A Diplomatic Mishap

The Prochaska Affair was a diplomatic imbroglio between Austria-Hungary and Serbia that occurred during the First Balkan War. It involved the fate of Oskar Prochaska (1876-1945) the Austro-Hungarian consul in Prizren, and brought Austria-Hungary and Serbia to the brink of war. When the First Balkan War between the Balkan League, including Serbia, and the Ottoman Empire began on 17 October 1912, elements of the 3rd Serbian Army rapidly advanced into the Ottoman province (vilayet) of Kosovo. They entered the important town of Prizren on 30 October 1912.

At this point, some Serbs claimed that Prochaska and his associates fired upon their army. This seems highly unlikely. Prochaska was a seasoned diplomat with some experience in the Balkans. When the Serbs lodged a protest concerning Prochaska in Vienna on 8 November 1912, Austro-Hungarian Foreign Minister Count Leopold Berchtold (1863-1942) denied the charges, but offered to investigate them. The Serbian government, however, delayed its response to official requests from Vienna to begin the investigation.

On 19 November 1912, the Belgrade government finally granted permission for an Austro-Hungarian official to enter the territory controlled by the Serbian army. In the meantime, rumors about the fate of Consul Prochaska circulated throughout the Dual Monarchy, including stories that he had suffered emasculation or died in Serbian custody. Despite several communications from the Serbian government and the consul himself that all was well, the issue remained in doubt until Consul Prochaska arrived in Skopje on 26 November 1912 and met with his colleague.

On 13 December 1912, the Vienna government received the official report on the incident. Serbian military authorities in Prizren had apparently limited Prochaska’s freedom of movement. The Austro-Hungarian government then demanded satisfaction. Accordingly, Serbian Prime Minister Nikola Pašić (1845-1926) presented himself at the Austro-Hungarian legation in Belgrade on 21 December 1912 and apologized. He also agreed that the Serbian army would salute the Austro-Hungarian consuls in Prizren and in Mitrovica. Accordingly on 15 January 1913 in Prizren the Serbian Army performed a ceremony of atonement. Consul Prochaska attended in full dress uniform. Soon thereafter he departed to assume his new post as Austria-Hungarian consul in Rio de Janeiro, Brazil.

Implications for Austro-Hungarian–Serbian Relations

The fate of Consul Prochaska was intertwined with the larger issue of the Serbian advance to the Adriatic Sea through northern Albania and the strong Austro-Hungarian opposition to any Serbian presence on the Adriatic. This dispute led the Russian army to mobilize in the Kiev Military District and part of the Warsaw District bordering on Austria-Hungary in support of Serbia and the corresponding Austro-Hungarian military measures across the frontier in Galicia during November 1912. The adoption of military measures on both sides of the Austro-Hungarian-Russian frontier increased concerns throughout Europe that war could break out. This situation eased after Pašić indicated during his 21 December 1912 visit to the Austro-Hungarian delegation in Belgrade that Serbia would not seek an outlet on the Adriatic Sea in Albania. The meeting of the Great Powers’ ambassadors in London to manage the consequences of the Balkan Wars also played a role in mitigating this crisis.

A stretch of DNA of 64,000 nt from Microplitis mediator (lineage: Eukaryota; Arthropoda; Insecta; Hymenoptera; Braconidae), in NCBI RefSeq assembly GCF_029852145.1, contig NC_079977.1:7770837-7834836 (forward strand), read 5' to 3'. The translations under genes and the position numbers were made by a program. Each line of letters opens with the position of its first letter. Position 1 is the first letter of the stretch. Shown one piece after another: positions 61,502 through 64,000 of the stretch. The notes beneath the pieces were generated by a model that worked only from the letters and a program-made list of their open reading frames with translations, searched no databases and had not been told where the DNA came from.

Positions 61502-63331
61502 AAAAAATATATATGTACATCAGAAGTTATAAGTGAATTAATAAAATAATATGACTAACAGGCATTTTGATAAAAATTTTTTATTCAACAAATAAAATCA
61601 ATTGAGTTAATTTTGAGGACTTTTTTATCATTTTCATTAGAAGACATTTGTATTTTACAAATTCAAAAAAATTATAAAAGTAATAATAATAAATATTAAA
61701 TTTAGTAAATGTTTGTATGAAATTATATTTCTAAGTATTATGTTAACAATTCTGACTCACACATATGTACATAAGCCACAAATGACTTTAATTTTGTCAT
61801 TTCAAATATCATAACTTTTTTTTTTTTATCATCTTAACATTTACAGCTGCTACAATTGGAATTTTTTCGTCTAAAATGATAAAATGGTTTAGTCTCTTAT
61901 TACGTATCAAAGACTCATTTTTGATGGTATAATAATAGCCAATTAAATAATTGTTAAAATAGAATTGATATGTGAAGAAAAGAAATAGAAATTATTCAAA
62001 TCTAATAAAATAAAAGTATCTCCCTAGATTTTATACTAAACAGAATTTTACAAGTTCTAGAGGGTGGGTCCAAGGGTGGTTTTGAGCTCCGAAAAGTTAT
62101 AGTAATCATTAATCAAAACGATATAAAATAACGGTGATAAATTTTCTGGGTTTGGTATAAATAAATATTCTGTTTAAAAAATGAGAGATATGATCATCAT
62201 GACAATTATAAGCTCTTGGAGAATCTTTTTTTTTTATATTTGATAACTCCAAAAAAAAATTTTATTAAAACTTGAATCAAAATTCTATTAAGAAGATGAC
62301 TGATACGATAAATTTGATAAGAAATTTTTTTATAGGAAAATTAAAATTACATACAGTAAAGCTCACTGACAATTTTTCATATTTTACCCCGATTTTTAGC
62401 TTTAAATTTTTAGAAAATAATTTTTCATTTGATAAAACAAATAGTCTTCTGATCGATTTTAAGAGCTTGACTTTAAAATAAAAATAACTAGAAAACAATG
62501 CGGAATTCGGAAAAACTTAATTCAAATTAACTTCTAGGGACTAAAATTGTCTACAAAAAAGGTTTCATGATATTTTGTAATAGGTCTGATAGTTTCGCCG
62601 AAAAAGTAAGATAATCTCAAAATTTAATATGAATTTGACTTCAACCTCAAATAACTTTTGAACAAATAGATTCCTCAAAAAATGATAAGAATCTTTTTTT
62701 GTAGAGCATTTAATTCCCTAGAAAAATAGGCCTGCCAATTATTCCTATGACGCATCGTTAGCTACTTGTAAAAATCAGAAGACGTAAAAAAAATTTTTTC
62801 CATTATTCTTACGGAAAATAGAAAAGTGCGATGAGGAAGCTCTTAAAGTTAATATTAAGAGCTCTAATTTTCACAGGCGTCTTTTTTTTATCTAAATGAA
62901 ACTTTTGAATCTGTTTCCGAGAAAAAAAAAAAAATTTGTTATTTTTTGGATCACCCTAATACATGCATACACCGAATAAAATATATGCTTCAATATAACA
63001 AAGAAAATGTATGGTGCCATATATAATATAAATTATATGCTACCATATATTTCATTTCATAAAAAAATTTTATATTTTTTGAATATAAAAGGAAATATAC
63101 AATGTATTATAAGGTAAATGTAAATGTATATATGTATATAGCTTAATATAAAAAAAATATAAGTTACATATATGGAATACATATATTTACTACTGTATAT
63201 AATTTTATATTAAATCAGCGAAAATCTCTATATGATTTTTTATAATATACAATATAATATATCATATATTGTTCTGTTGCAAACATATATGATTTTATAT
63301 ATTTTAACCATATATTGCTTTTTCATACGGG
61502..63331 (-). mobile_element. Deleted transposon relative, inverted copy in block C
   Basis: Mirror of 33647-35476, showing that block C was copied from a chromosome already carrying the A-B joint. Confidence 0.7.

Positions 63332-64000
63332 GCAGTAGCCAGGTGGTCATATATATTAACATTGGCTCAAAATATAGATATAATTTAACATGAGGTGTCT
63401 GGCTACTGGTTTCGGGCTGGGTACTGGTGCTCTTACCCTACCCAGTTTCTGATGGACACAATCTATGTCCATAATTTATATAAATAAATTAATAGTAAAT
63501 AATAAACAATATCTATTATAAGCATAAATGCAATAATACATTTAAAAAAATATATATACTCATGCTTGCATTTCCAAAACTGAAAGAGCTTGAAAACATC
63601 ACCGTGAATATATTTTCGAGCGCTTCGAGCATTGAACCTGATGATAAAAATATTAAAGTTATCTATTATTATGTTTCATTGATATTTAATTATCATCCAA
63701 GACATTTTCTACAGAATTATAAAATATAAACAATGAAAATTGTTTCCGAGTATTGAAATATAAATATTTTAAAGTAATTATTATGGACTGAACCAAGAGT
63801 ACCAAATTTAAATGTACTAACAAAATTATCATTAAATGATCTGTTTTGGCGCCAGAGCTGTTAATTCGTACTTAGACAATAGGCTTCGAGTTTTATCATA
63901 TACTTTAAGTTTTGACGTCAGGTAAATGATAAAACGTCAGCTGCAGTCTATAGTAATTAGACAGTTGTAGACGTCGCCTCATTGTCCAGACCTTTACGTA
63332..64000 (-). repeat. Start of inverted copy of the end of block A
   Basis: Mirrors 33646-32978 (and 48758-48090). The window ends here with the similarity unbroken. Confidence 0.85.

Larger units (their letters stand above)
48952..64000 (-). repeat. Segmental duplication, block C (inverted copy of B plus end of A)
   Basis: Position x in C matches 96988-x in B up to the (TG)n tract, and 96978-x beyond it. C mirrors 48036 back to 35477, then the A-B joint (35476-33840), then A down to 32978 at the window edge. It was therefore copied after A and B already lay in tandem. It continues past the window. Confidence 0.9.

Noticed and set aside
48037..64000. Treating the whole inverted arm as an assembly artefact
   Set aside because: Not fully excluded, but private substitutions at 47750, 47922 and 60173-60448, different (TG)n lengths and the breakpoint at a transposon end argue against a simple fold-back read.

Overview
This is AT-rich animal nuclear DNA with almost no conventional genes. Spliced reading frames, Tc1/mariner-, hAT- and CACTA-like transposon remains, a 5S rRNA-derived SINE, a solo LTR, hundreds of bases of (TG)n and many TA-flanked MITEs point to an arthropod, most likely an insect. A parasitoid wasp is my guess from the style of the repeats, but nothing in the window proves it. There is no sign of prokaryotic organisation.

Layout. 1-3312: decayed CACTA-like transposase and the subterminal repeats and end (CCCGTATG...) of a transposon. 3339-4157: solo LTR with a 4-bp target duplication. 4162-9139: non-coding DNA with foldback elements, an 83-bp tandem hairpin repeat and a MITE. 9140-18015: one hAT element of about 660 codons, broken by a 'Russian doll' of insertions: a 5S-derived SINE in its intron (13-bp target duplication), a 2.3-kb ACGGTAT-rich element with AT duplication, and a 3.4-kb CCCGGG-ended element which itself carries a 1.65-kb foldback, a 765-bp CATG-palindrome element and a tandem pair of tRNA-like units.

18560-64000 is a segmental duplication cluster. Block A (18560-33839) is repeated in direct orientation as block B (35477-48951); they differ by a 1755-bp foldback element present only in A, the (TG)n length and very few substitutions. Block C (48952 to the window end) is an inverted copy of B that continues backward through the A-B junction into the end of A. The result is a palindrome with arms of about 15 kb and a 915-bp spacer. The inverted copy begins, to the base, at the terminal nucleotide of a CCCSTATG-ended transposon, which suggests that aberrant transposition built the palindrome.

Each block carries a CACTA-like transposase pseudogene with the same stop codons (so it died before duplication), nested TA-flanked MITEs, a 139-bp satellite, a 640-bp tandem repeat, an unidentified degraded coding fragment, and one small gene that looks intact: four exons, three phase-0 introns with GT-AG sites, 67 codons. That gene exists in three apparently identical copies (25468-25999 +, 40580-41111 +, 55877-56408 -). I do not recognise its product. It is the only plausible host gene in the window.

The Prochaska affair was the first in a series of Austro-Hungarian conflicts with Serbia resulting from the Balkan Wars. On 10 April 1913, Pašić, under pressure from Austro-Hungary and the other Great Powers, withdrew Serbian troops from helping the Montenegrins in the siege of Scutari (Shkodër). Later that same year, on 18 October 1913, Austro-Hungarian Foreign Minister Berchtold dispatched an ultimatum to Belgrade demanding that Serbian troops evacuate the territories assigned by the London Ambassadors Conference to the new Albanian state. Although Pašić formally complied with the Austro-Hungarian demand, some Serbian forces remained in northern Albania. In this sense, the Austro-Hungarian ultimatum of 23 July 1914, which initiated World War I, was the fourth such attempt in less than two years to maintain influence in southeastern Europe.

A Forbearer of Future Conflict

The Prochaska affair, with the growth of war hysteria based on the Serbian army’s abuse of a minor Austro-Hungarian diplomat increased friction between Austria-Hungary and Serbia in the Balkans and escalated tensions between Austria-Hungary and Russia. This demonstrated the fragility of international relations between the Great Powers blocs at the beginning of the 20th century. The Prochaska affair also provided an eerie template demonstrating how rivalry between Austria-Hungary and Serbia could explode over some Balkan incident and rapidly involve the intervention of Serbia’s Russian patron. Similar events eighteen months later resulted in the outbreak of World War I.

Richard Hall, Georgia Southwestern State University

Section Editor: Tamara Scheer